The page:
This week, Newsweek reporter Mary Carmichael has been soliciting legal, academic and industry experts' advise in a quest to decide if she will take a direct-to-consumer genetic test. Yesterday, she asked the question: How reliable are at-home DNA tests?
Stanford law professor Hank Greely, JD, responded to her inquiry saying:
You can be confident you can’t trust the results, because there’s no consensus on interpretation, and personalized medicine isn’t just about genetics. If your test shows you have a genetically low risk of lung cancer but you smoke four packs a day, your actual risk is much higher than average. Besides, will a 3.4 percentage-point difference in risk change your life-or be worth paying good money for? (Oh, and if you aren’t of European ancestry, good luck getting any meaning out of these tests-the research behind the results was almost always done with white people.)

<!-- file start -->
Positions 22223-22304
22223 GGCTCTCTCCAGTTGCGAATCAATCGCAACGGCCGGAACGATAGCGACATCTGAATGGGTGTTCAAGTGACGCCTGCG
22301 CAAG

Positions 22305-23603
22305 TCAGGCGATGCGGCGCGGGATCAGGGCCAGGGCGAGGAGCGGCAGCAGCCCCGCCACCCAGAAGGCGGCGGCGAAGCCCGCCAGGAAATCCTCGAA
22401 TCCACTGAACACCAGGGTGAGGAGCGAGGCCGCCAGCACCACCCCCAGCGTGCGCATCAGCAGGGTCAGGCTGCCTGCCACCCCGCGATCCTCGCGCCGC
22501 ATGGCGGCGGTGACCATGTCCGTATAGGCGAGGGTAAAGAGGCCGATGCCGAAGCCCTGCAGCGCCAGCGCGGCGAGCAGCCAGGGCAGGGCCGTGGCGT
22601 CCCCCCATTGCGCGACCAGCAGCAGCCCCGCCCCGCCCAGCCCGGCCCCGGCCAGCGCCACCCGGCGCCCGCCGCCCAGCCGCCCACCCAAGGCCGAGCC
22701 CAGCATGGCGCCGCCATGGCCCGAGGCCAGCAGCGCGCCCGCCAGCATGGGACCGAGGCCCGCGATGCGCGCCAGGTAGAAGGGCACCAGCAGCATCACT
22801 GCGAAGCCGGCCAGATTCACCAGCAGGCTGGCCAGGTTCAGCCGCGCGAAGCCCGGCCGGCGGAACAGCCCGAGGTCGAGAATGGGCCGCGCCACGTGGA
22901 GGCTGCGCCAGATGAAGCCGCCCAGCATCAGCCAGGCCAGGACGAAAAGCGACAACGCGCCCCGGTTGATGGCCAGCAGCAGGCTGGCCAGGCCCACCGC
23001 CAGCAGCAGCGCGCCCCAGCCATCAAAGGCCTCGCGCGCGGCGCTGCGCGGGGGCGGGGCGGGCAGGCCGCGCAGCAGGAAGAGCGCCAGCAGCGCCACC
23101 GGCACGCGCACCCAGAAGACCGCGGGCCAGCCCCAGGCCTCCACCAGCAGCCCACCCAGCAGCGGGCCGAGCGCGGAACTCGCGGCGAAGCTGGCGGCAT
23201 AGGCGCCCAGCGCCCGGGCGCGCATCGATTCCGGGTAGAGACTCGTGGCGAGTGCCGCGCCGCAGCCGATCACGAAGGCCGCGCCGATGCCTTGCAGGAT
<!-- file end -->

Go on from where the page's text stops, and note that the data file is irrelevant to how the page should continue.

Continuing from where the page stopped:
Knowledge can be powerful, both when understood properly and-dangerously-when misunderstood. If you test negative for [BRCA mutations that are linked to breast and ovarian cancer], you might decide to avoid mammograms. That could be fatal. Not having those mutations lowers your genetic risk only from about 12.5 percent to 12.4 percent. As a first step the FDA should require that every health-related genetic test be prescribed by, and be returned through, your doctor.
Carmichael makes her decision about taking the genetic test tomorrow. The entire series and Greely's full response are worth reading, especially if you're looking for a good primer on the debate over direct-to-consumer genetic tests.
Previously: Over-the-counter genetic tests are a bad idea, Stanford expert says
Photo by Marco Bellucci